California’s Last Growth Engine is Not as Strong as I Thought

The year 1972 was a big one for me. I left the US Air Force, and I married the woman I still love. Once it dawned on me that I needed income to support my wife and our future family, I started looking about for what to do.

I seriously considered working in one of Southern California’s aircraft manufacturing facilities. Good thing I didn’t, instead going into banking and later academia. Most California aircraft manufacturing jobs are gone. Lots of other jobs are gone too. In 1972, Southern California was a major manufacturing center. Beside aircraft, Southern Californians built cars, tires, ships, and lots of other things.

It was also a time of optimism and economic growth. California was still the place anything could be done. Since then, I’ve watched California lose one industry after another.

Today, California has few sources of economic growth. Our trade is increasingly threatened by an expanded Panama Canal, increased capacity in Mexico and Canada, and our own unwillingness to expand our ports and supporting infrastructure. Our entertainment industry is threatened by changing technology and increased competition from other geographies. Our education sector is threatened by funding challenges, bureaucracy, and a reluctance to adapt to a rapidly changing environment.

But, we still have one really good sector. Tech, with its venture-capital infrastructure and concentration of talent, will be a persistent source of economic strength for California. Or, so I thought before I recently met Dino Vendetti.
Vendetti is a serial entrepreneur and a veteran venture capitalist. He’s a Silicon Valley insider. He’s a threat to California’s tech future.

Startups used to require $10 million to $30 million to get going. The big investment was associated with big burn rates (rate at which losses ate up capital). They required big teams and big infrastructure. Because of this, they located in the Silicon Valley, New York, or Boston.

Not any more according to Vendetti. He talks about structural changes going on in early-stage tech entrepreneurship. According to him, the cloud, open-source development tools, low-cost bandwidth, web 2.0 as a distribution channel, modern accelerators, and scalable business models have allowed low burn rates by delaying scaling until revenues materialized.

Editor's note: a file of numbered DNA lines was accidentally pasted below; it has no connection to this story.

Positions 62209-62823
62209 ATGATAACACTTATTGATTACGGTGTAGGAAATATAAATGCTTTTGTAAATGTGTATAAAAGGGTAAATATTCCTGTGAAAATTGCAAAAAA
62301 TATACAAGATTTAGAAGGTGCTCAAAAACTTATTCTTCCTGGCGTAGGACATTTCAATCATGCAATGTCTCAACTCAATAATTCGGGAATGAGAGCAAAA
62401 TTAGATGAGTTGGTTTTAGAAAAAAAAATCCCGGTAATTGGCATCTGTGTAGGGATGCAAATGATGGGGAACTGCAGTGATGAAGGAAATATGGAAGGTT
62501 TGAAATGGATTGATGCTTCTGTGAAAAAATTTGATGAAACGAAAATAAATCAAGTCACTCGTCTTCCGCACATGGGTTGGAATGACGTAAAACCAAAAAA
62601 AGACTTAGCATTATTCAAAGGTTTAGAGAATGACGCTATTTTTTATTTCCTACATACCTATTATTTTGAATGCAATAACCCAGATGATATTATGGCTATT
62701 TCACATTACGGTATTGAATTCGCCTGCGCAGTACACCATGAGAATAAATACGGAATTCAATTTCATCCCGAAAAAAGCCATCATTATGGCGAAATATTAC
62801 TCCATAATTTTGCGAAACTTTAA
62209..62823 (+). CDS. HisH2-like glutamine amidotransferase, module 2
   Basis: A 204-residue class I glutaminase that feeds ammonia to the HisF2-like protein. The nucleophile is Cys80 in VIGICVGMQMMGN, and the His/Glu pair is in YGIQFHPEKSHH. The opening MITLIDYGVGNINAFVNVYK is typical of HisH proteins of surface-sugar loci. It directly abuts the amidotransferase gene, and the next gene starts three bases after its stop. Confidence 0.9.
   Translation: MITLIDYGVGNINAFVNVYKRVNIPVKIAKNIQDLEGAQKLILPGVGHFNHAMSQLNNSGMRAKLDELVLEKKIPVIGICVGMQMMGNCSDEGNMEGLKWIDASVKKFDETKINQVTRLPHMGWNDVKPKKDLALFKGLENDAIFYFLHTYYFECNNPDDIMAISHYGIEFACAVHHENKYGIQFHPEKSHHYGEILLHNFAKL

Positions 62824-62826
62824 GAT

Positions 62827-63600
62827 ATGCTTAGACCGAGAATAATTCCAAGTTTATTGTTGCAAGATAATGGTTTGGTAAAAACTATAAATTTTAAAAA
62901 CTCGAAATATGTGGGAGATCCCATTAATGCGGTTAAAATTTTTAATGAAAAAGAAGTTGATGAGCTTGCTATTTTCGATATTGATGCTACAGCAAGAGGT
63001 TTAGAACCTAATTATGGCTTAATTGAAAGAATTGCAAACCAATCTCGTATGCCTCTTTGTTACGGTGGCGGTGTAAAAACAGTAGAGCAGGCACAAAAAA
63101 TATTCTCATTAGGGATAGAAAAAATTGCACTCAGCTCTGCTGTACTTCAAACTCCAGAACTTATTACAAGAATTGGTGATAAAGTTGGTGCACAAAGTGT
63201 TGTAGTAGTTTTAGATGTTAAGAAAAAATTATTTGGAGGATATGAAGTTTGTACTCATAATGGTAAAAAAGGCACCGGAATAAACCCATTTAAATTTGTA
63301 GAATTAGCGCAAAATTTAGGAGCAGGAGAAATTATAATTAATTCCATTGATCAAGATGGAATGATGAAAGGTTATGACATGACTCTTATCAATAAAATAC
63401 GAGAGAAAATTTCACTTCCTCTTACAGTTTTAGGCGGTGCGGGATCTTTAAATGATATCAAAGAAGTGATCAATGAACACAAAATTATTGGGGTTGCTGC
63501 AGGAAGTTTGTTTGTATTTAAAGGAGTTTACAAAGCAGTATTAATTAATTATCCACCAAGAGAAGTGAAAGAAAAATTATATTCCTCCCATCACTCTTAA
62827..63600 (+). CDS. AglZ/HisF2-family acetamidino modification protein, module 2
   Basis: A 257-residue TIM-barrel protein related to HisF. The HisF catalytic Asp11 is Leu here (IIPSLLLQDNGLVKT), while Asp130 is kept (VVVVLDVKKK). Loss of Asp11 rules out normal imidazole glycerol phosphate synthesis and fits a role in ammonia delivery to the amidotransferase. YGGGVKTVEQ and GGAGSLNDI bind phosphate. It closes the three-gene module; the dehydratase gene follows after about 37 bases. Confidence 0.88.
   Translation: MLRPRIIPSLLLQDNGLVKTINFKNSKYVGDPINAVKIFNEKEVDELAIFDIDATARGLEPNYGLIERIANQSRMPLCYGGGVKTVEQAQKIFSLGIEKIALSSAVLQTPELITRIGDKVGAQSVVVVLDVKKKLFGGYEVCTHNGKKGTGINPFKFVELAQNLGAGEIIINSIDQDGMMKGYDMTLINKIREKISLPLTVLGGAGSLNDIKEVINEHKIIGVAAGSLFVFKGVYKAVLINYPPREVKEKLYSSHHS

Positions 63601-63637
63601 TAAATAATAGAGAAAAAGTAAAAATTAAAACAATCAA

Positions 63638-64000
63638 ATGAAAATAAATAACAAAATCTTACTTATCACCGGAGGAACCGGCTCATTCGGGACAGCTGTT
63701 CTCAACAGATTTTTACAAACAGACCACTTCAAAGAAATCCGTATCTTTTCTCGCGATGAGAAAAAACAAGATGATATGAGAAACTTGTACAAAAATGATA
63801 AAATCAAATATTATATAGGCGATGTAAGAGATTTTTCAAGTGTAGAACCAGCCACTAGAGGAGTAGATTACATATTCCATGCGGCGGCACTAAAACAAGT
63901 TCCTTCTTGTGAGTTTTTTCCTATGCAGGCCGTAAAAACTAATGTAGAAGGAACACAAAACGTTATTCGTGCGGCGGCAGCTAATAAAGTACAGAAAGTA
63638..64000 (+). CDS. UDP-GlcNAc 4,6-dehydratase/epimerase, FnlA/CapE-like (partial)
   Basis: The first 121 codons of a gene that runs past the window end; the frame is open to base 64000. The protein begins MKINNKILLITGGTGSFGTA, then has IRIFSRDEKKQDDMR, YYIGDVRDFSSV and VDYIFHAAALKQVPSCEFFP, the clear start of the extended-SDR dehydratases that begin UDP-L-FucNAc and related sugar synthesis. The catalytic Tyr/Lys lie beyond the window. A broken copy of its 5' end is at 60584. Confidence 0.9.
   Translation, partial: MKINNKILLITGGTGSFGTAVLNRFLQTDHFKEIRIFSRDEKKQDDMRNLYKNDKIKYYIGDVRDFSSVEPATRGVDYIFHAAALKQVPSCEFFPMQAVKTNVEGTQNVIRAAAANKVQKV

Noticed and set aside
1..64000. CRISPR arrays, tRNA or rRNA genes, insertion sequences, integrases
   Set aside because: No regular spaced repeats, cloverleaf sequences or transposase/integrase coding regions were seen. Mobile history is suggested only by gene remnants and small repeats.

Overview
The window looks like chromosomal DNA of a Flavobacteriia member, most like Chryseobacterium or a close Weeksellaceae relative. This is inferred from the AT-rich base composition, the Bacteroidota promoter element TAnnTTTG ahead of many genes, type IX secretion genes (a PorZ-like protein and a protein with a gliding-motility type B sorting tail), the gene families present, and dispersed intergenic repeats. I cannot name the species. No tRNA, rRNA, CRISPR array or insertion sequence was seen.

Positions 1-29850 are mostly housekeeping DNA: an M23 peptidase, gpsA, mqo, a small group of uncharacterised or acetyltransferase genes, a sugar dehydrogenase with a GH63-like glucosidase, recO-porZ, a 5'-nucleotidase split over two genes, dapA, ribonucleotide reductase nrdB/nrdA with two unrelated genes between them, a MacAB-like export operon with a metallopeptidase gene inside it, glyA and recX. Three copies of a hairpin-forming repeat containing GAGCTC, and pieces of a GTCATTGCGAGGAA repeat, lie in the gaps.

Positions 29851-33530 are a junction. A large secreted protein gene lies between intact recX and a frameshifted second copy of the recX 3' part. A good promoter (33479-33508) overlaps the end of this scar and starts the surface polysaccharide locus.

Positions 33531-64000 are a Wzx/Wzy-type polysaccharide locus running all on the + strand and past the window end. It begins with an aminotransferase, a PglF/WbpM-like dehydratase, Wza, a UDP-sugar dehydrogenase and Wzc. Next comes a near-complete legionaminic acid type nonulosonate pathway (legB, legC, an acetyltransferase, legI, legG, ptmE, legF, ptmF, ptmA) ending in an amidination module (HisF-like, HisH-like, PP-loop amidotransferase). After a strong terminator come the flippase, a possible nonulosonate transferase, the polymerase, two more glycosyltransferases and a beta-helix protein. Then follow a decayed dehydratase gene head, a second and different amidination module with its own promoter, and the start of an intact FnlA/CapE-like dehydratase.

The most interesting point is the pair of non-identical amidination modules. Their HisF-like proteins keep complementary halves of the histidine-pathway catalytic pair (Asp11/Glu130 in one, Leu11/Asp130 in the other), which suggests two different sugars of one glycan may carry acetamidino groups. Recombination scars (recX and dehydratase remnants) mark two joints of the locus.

This shift toward lean-start-up methodologies is changing the way start-ups are financed. It allows more risk taking, because smaller individual investments allow increased portfolio diversification. This is a threat to the Silicon Valley’s dominance. It is an opportunity for other California cities. If other cities don’t capitalize on the opportunity, it’s a threat to California.

All this is leading to what Vendetti calls a Democratization of Entrepreneurship. It’s reduced but not eliminated the disadvantages of a start-up located outside the traditional centers of venture-capital driven entrepreneurship. It’s made vibrant regional tech clusters feasible.

Vendetti says that anywhere with a university, risk capital, and accelerators can grow a tech cluster. I would add that you also need plenty of bandwidth and an airport with easy access to the traditional tech centers.

Vendetti is putting his money where his mouth is. He’s building what looks to me to be an entrepreneurial farm system in Bend Ore. It’s a complete venture-capital infrastructure that includes Start-up Weekends, where ideas undergo vigorous vetting for market and profit potential; mini three-week programs to follow the start-up weekends; and finally an accelerator,  (an intensive, few-months-long, process of building a business plan and firm to the point where it’s ready for initial-stage venture capital). He’s also organizing investors around a venture capital fund.

It’s not just Vendetti’s money. He has investors and partners from the Silicon Valley. This is a big deal for Californians. Entrepreneurial tech is our last economic engine. Somebody from Sacramento needs to talk to Vendetti and find out what it would take to keep him and others like him in California.

This previously appeared in the Orange County Register

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